a man wearing glasses © Provided by Business Insider Inc When it comes to malaria, for example, he told Gupta the current process is to run in-house human challenge trials. That means people can volunteer to take an intervention, typically some kind of tablet or pill, get bitten by a mosquito with malaria, and see if they get infected.

"If we can get the latest tools involved we can have a good chance at success," Gates said, referring to creating effective disease interventions. The Gates Foundation has committed hundreds of millions of dollars to groups like the PATH Malaria Vaccine Initiative and the Medicines for Malaria Venture to develop solutions.

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He and his wife Melinda are incredibly focused on philanthropy, having donated more than billion in 2016 to causes related to global health and development and US education. Bill Gates reveals how he decides where to spend h

Addressed to Warren Buffett — who donated billion to the foundation in 2006 — this year’s missive serves as a progress report on how the couple has made use of his investment. “In the U.S., there's no state where you can't go in and buy contraception,” Bill Gates told Mic.

The method tracks with much of Gates' past investments, in that he has gone after diseases that afflict millions - sometimes billions - with the hope of saving the most lives possible with a single, targeted approach. Since 2000, malaria death rates in Africa have fallen by 57%, something Gates has called "one of the greatest success stories in the history of global health."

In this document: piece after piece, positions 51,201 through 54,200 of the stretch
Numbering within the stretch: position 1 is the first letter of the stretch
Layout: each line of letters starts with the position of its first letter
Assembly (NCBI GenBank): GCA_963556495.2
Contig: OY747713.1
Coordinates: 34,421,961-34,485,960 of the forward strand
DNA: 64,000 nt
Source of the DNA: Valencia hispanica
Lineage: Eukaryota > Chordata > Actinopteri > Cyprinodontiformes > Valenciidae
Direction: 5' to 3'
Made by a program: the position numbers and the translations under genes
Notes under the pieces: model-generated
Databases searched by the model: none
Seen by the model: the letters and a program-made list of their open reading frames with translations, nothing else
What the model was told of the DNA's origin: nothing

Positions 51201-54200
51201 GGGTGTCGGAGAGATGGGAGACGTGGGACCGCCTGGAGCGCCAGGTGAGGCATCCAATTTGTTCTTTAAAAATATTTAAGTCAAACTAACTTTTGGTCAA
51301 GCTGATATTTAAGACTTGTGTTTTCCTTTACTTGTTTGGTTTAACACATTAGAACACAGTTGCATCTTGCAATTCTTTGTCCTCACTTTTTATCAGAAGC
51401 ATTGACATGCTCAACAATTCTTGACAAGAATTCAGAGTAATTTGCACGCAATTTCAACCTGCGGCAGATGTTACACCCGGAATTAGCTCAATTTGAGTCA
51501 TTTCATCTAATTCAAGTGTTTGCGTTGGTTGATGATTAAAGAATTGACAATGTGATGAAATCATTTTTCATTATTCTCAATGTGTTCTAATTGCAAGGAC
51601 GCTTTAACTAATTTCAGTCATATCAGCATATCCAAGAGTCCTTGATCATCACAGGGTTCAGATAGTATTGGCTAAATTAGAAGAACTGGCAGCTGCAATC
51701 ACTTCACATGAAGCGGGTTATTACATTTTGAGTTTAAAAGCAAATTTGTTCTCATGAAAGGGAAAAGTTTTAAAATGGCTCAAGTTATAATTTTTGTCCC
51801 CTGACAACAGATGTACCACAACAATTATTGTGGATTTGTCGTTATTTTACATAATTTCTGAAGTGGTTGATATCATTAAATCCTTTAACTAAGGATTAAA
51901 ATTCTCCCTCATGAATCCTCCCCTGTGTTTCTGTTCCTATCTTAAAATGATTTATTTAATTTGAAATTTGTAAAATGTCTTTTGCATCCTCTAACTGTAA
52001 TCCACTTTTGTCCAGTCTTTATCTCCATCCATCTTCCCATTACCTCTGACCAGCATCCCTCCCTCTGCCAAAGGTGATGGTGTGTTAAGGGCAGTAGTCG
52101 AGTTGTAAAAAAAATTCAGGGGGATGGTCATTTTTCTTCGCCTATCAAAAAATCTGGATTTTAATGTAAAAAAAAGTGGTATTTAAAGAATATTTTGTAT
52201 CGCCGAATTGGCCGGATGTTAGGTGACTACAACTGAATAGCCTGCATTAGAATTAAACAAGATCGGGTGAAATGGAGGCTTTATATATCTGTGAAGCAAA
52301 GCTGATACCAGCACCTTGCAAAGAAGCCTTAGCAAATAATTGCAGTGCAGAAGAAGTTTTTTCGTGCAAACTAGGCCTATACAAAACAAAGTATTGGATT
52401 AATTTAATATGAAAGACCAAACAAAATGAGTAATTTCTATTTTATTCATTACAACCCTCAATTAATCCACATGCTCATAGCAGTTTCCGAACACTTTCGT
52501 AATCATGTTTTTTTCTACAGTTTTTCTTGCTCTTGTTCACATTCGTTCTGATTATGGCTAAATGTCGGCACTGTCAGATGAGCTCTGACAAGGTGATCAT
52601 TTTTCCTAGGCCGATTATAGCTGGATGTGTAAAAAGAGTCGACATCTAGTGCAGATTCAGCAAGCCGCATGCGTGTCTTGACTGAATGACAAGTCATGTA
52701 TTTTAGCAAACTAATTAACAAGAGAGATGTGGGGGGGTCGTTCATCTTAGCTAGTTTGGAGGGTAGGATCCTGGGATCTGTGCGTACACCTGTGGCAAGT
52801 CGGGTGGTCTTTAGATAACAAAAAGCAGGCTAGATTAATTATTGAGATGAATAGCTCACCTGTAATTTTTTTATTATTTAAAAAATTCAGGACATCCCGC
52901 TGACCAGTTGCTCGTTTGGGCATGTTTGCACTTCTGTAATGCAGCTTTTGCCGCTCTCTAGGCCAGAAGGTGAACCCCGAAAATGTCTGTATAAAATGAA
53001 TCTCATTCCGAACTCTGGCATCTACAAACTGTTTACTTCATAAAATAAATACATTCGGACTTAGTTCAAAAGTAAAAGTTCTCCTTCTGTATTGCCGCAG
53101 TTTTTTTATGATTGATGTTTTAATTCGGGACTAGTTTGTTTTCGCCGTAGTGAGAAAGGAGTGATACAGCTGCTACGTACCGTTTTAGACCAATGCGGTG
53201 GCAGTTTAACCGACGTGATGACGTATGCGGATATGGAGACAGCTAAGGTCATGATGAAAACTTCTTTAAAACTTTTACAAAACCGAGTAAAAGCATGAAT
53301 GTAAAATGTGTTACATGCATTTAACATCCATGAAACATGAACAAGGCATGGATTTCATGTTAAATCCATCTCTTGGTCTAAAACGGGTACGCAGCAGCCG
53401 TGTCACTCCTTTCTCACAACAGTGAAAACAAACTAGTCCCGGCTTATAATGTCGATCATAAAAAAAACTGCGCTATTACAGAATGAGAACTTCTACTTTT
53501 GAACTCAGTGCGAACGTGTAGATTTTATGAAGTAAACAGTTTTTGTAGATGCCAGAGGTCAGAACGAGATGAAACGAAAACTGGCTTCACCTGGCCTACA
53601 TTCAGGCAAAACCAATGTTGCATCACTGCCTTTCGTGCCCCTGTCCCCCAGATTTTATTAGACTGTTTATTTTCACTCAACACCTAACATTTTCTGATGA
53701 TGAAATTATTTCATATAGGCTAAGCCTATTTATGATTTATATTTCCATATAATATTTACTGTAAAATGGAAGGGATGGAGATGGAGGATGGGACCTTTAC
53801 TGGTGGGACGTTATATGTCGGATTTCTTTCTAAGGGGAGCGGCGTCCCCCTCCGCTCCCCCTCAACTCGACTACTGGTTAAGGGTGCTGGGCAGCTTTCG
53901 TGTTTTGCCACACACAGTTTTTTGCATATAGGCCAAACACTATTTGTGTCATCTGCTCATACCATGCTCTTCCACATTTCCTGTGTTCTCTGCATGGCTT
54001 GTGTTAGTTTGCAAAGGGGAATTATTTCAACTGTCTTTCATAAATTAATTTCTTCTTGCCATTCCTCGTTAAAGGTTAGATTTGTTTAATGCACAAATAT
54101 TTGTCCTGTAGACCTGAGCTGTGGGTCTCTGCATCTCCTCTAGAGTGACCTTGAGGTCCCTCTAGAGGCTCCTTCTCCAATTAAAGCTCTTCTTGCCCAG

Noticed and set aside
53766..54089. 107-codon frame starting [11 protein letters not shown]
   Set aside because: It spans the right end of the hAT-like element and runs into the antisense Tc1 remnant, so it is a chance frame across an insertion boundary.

The Gates Foundation has invested in a host of companies that target malaria and other diseases afflicting the poorest parts of the world. At the JP Morgan Healthcare Conference, Gates pointed to CureVac and Moderna, two companies that use RNA molecules to develop cancer therapies.

"This approach is also intriguing as a potential immunological intervention for HIV, malaria, flu, and the Zika virus," Gates said in his address at the conference. He went on to discuss possible interventions in neonatal mortality, which affects nearly 5 million kids annually.

Over time, Gates' strategy has remained mostly the same: Pick a disease that robs millions of people of their lives or livelihoods, and if a given intervention can go a long way toward reducing that suffering, chances are Gates classifies it as "promising."

Bill Gates promised to pay off this country's $76 million debt — now he's doing it .
The repayments, which will be made over the course of 20 years, are due to begin this year. Nigeria had no new cases of polio last yearIn 2014, Nigeria borrowed the money from Japan to fund its fight against the preventable disease, Quartz reports. The Gates Foundation had agreed to repay the loan if Nigeria met certain conditions, namely "achieving more than 80% vaccination coverage in at least one round each year in very high risk areas across 80% of the country's local government areas," according to an email from the foundation to Quartz.